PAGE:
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Security Freezes One Year Later

posted by Bob Lawless

My first substantive blog post on Credit Slips was about security freezes. I had become interested in the topic because I thought a "security freeze" was something I could buy at Dairy Queen. When it turned out that a security freeze was actually an alert one could place on one's credit report, I was very disappointed. Basically, a security freeze allows a consumer to tell a credit reporting agency not to release the consumer's credit report without prior authorization using a secret personal identification number (PIN). A security freeze can be useful to mitigate the effects of an identity theft. Nevertheless, security freezes are not for everyone. They come with their own costs and hassle as they will tie up a lot of consumer transactions that otherwise come off without a hitch.

According to Consumers Union, thirty-nine states have laws authorizing consumers to place security freezes on their credit reports. If you don't live in a state with a security freeze law, the credit reporting agency is not required to honor your request for one. A year ago, a bill was pending in Congress that would have provided a weak federally authorized security freeze and preempted all state laws. Now, three bills are pending in Congress that would provide federal authority for a security freeze and would leave state laws in place. What a difference a year makes.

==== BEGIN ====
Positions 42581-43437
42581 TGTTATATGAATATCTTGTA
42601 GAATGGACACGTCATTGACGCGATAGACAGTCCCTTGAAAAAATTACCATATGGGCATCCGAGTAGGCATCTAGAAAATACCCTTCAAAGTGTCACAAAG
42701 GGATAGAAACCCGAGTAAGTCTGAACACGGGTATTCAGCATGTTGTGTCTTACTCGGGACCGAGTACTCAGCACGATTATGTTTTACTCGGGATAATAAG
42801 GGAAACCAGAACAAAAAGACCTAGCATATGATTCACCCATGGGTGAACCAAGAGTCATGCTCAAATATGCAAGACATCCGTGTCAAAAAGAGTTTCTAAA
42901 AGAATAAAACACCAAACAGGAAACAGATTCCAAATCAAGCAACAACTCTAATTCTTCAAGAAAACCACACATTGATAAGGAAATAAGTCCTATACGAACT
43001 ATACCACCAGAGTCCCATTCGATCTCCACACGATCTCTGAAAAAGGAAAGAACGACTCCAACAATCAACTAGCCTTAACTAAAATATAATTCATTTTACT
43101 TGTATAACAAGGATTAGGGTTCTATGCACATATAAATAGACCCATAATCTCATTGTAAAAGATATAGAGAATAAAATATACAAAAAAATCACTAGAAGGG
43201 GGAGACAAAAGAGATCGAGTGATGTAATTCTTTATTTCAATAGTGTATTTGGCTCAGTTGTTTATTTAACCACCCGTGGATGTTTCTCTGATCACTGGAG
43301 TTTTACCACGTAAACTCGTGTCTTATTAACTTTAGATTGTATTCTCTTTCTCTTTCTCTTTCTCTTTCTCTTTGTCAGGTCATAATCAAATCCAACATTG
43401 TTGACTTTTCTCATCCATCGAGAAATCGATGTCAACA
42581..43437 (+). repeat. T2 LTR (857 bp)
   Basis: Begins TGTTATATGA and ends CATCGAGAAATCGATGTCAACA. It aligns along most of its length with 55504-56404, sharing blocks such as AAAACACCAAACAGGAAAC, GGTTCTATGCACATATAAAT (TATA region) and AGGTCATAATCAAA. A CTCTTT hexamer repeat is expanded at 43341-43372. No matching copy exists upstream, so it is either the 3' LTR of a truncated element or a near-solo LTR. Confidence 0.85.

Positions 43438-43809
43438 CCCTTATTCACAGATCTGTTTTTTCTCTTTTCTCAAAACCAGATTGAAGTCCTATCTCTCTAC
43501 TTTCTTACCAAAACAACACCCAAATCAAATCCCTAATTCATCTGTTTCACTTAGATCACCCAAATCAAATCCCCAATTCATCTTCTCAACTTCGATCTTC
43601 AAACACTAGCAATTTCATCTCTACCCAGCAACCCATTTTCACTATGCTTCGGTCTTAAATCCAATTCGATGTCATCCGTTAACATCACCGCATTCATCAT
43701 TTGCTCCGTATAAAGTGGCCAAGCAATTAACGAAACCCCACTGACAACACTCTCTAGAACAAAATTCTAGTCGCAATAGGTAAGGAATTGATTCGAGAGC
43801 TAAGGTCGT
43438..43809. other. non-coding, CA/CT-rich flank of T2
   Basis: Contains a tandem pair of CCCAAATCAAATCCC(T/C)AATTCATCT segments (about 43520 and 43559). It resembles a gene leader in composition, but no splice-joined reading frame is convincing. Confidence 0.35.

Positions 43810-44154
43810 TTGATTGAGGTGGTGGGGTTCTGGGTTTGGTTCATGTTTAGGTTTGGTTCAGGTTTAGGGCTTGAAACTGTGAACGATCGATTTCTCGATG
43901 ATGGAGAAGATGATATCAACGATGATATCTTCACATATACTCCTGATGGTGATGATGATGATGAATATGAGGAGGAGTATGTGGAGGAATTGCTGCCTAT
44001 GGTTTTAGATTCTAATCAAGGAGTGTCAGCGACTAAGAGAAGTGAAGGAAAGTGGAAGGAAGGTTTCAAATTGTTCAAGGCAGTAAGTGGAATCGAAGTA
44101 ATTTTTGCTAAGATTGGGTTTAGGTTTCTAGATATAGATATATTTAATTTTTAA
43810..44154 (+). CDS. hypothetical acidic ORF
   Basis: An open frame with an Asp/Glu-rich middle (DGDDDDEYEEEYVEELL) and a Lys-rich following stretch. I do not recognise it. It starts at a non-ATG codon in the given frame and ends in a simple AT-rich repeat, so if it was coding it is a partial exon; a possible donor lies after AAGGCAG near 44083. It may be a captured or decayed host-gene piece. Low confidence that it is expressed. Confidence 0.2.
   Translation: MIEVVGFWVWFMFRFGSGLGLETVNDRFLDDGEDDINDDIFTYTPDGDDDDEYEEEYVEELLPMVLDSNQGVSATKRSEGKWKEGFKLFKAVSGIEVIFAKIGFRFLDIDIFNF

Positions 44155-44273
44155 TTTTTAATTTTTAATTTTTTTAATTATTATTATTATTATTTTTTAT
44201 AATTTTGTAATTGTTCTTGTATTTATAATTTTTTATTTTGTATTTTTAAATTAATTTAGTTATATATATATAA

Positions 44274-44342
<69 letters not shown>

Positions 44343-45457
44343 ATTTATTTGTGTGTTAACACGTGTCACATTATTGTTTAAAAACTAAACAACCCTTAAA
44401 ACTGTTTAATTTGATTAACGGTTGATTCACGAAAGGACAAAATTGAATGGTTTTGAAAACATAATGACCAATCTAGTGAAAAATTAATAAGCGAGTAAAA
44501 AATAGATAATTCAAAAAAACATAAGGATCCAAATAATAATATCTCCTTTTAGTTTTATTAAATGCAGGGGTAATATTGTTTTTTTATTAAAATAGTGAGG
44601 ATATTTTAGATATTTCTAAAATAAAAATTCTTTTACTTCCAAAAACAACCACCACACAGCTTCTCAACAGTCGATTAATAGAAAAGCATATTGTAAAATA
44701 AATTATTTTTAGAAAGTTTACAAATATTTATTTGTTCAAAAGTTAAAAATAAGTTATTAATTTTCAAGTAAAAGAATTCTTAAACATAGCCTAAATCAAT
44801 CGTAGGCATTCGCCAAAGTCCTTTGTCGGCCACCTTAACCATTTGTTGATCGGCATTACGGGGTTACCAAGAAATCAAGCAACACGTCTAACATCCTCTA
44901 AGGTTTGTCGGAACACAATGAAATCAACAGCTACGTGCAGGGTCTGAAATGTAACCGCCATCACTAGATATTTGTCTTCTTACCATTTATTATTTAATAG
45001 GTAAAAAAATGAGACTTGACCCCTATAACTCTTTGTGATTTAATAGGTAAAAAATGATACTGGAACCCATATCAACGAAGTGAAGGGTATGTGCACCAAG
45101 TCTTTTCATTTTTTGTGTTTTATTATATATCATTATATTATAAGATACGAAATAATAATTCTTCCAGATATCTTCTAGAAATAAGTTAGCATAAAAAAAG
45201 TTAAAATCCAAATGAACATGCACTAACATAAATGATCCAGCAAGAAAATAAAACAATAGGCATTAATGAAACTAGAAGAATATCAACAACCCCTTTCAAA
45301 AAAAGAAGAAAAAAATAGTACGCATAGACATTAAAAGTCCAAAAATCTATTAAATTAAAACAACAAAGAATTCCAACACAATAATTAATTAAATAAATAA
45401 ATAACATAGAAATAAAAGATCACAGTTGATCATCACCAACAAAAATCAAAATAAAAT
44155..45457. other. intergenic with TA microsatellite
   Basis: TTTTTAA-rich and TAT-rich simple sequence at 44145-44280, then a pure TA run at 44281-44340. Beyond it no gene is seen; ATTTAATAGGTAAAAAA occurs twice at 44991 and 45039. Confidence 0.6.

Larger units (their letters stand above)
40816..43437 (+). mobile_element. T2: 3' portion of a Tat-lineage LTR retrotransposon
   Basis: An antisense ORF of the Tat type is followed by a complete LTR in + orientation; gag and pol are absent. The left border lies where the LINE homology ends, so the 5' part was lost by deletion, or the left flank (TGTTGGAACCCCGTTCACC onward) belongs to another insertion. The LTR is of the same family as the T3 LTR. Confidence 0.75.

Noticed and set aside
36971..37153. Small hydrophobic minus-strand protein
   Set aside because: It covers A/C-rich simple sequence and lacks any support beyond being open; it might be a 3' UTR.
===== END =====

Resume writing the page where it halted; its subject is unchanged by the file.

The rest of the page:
These three bills are S. 806, the Identity Theft Prevention Act; S. 1178, the Consumer ID Protection and Security Act; and the recently introduced H.R. 3316, Identity Theft Prevention Act of 2007. One obvious difference between this year and a year ago is that a different political party is in control of the U.S. Congress. At the same time, nothing prevents any member from introducing a bill on the topic. As I have blogged about previously, there has been a tremendous change in the political climate surrounding consumer credit. There is a strong desire for regulatory change when it comes to consumer credit, and the differences between these three bills and the bill from a year ago illustrate that desire.

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  • As a public service, the University of Illinois College of Law operates Bankr-L, an e-mail list on which bankruptcy professionals can exchange information. Bankr-L is administered by one of the Credit Slips bloggers, Professor Robert M. Lawless of the University of Illinois. Although Bankr-L is a free service, membership is limited only to persons with a professional connection to the bankruptcy field (e.g., lawyer, accountant, academic, judge). To request a subscription on Bankr-L, click here to visit the page for the list and then click on the link for "Subscribe." After completing the information there, please also send an e-mail to Professor Lawless (rlawless@illinois.edu) with a short description of your professional connection to bankruptcy. A link to a URL with a professional bio or other identifying information would be great.

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